So count on plenty more accreditation and CoM progress updates.

While all who met the team were very engaged, more preparation is needed. But it is on the accreditation team and dean’s office to ensure every individual and every team who meet with the accreditors in the fall have the preparation they need. Our team has learned a lot about visit organization, and we will improve. We already are making plans for assisting everyone in their preparation for the real visit early in the fall. We will ensure you are ready. And if you don’t think so, call us on it before the visit.

Some of the remaining issues we must address are big. Not all our students know where to turn in cases of mistreatment and are not entirely confident their concerns will be addressed. We will fix this! Let me assure all students the CoM, UGME team, faculty and staff are committed to a safe learning environment. Let me be clear: this is a very big accreditation issue!

I believe, and the mock accreditors confirmed, our greatest strength—other than great faculty, staff, and learners—is the transformation underway at the CoM. However, accreditation is a data-driven business and so our greatest challenge is having data that demonstrates the transformation is succeeding. This is big, so we will need your help, especially from our students, as we will be doing a follow-up student survey.

There is no doubt that we have had great financial support from the province in the past, but the accreditors made it clear that we are still in the middle of transformation. We are all aware of the current provincial fiscal challenges, but we have conveyed to our government partners the need for a restoration of required funding, and are in constant discussions with them about the college and its critical role in the health care system of the province. However, it was clear to Tom and Cam that if the needed financial support is not available that the transformation and accreditation will be difficult to achieve. This is really big!

And finally, we need to abandon our humble Saskatchewan ways. We were told it is time to assert our excellence and emphasize the things at which we are really good. I will give you a good example.  On the elements for diversity and social accountability, I was asked on Sunday how many Indigenous faculty we have, and while I knew personally some of our Indigenous faculty, I could not answer the question. So on Monday I asked Val Arnault-Pelletier if she would match our list of 73 self-identified First-Nation and Metis medical graduates with our list of faculty appointees. I now know we have one PhD and 21 MD Indigenous faculty appointees, and a number of them are in leadership positions! Tom and Cam were blown away by this information and emphasized we have lots to brag about. Now is the time to start.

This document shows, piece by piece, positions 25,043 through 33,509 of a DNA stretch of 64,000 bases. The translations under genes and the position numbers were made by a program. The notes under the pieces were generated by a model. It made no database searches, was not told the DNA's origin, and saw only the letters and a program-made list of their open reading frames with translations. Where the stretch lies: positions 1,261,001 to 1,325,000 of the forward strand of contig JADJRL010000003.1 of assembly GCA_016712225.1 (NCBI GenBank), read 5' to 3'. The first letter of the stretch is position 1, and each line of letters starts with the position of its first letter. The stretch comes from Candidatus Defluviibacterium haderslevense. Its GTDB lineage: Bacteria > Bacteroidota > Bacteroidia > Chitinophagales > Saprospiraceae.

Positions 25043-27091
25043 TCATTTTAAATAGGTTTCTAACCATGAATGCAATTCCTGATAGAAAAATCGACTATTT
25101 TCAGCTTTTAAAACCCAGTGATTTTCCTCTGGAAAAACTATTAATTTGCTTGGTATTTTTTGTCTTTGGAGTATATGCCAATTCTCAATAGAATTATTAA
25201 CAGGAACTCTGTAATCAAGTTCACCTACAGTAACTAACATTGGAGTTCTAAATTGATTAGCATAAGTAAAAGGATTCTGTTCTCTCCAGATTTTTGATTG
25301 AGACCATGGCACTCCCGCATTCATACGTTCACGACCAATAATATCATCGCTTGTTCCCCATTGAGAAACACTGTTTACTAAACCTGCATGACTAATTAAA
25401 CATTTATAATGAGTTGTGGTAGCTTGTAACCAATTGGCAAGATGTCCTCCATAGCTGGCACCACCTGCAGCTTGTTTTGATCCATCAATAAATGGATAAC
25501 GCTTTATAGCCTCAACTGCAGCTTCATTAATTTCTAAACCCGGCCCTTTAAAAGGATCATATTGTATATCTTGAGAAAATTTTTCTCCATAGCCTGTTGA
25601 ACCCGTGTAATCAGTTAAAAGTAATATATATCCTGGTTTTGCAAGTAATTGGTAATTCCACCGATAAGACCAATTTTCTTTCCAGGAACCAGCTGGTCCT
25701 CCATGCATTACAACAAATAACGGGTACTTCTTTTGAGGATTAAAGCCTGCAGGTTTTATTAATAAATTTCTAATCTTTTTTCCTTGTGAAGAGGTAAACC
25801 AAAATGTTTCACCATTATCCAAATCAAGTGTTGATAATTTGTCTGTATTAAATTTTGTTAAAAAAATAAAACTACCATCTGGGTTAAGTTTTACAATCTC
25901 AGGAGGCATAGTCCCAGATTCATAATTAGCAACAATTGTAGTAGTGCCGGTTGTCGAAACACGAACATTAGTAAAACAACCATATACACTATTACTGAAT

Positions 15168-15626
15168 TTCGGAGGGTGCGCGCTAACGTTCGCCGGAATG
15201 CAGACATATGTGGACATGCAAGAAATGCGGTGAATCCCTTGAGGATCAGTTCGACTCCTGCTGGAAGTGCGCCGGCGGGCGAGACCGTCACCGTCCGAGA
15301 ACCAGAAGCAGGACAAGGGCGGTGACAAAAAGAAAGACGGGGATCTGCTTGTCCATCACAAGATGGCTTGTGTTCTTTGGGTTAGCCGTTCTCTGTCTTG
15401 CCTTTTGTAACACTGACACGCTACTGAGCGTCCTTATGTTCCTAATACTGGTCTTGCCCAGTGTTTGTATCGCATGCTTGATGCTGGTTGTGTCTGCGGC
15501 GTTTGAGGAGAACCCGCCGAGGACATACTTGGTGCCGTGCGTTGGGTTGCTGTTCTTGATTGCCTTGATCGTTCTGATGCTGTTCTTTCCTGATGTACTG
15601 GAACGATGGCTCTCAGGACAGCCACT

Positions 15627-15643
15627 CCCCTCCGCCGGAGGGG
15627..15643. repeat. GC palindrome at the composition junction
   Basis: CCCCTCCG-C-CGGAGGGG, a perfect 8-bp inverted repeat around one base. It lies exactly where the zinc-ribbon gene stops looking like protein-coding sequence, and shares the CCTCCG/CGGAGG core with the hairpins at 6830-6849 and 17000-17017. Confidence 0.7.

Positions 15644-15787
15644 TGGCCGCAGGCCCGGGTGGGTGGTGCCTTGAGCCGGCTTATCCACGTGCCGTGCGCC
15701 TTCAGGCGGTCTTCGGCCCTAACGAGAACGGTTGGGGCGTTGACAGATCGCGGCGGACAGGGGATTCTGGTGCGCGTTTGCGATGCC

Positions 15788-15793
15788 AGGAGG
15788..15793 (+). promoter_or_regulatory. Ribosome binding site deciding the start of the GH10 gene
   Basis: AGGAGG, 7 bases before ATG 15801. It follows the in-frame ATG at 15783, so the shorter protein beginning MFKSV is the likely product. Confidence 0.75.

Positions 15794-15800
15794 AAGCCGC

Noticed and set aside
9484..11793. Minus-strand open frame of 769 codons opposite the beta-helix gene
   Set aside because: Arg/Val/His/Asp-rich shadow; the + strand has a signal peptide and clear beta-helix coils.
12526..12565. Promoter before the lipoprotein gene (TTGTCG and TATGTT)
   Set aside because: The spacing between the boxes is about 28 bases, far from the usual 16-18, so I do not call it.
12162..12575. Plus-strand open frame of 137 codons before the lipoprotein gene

I thank Tom and Cam profusely. We are really in their debt. I need to thank and compliment Dr. Athena McConnell, assistant dean quality, and Marianne Bell, accreditation specialist, as well as Dr. Pat Blakley, associate dean UGME and Dr. Kent Stobart, vice-dean education and the great team that backed them up. You know who you are.

Most importantly, I thank all who participated in the mock accreditation. Your engagement is inspiring.

However, the work ahead is daunting. Accreditation is our collective first priority after our patients, learners, and research! There will be more requests for information, opinion, surveys, policy development and meetings. We have all been working on multiple high priority initiatives over the past few years and are entering a time period through the fall where we will have to focus our efforts on UGME accreditation. I am committed to removing barriers for our entire CoM team to work on this, as our highest priority. I am also counting on all of you and know that, when asked, you will step up to the plate and be the great team players you have been leading up to, and during, this mock visit.

Remember, while success in marathon running depends very much on the individual, accreditation success depends on a team effort. As I’ve said many times, it’s a team sport! Thank goodness for that, as we will need many contributing to the work ahead, and we have a great and committed team.

I think of teaching, research and patient care as the fun parts of our collective work. A PB in accreditation will free us all up to have more time for the fun stuff!

And, as always, I am here to listen.

 

 

 

 

 

 

 

 

 

 

 

 

Leave a Reply

Your email address will not be published.